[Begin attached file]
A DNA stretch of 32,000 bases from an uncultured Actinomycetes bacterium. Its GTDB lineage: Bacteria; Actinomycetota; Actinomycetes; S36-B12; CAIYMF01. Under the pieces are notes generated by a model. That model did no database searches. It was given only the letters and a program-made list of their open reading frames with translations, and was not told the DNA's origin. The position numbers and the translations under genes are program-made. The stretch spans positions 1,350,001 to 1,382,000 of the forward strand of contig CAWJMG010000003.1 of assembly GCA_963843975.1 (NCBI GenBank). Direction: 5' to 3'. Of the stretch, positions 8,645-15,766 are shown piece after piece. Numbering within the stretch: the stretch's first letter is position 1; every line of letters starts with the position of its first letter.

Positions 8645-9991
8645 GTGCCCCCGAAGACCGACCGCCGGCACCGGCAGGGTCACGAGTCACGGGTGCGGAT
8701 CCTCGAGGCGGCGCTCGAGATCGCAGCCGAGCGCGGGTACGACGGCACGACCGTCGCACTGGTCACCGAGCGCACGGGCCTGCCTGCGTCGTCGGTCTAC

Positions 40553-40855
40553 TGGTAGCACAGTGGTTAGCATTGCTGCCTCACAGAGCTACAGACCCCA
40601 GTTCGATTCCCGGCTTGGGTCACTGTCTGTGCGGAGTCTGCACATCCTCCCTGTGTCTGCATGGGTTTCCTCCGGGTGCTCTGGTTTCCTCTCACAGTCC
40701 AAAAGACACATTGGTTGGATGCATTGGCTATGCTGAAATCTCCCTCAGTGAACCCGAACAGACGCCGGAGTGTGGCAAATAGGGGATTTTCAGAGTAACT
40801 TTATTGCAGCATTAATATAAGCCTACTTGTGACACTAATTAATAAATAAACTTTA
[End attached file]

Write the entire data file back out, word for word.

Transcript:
A DNA stretch of 32,000 bases from an uncultured Actinomycetes bacterium. Its GTDB lineage: Bacteria; Actinomycetota; Actinomycetes; S36-B12; CAIYMF01. Under the pieces are notes generated by a model. That model did no database searches. It was given only the letters and a program-made list of their open reading frames with translations, and was not told the DNA's origin. The position numbers and the translations under genes are program-made. The stretch spans positions 1,350,001 to 1,382,000 of the forward strand of contig CAWJMG010000003.1 of assembly GCA_963843975.1 (NCBI GenBank). Direction: 5' to 3'. Of the stretch, positions 8,645-15,766 are shown piece after piece. Numbering within the stretch: the stretch's first letter is position 1; every line of letters starts with the position of its first letter.

Positions 8645-9991
8645 GTGCCCCCGAAGACCGACCGCCGGCACCGGCAGGGTCACGAGTCACGGGTGCGGAT
8701 CCTCGAGGCGGCGCTCGAGATCGCAGCCGAGCGCGGGTACGACGGCACGACCGTCGCACTGGTCACCGAGCGCACGGGCCTGCCTGCGTCGTCGGTCTAC

Positions 40553-40855
40553 TGGTAGCACAGTGGTTAGCATTGCTGCCTCACAGAGCTACAGACCCCA
40601 GTTCGATTCCCGGCTTGGGTCACTGTCTGTGCGGAGTCTGCACATCCTCCCTGTGTCTGCATGGGTTTCCTCCGGGTGCTCTGGTTTCCTCTCACAGTCC
40701 AAAAGACACATTGGTTGGATGCATTGGCTATGCTGAAATCTCCCTCAGTGAACCCGAACAGACGCCGGAGTGTGGCAAATAGGGGATTTTCAGAGTAACT
40801 TTATTGCAGCATTAATATAAGCCTACTTGTGACACTAATTAATAAATAAACTTTA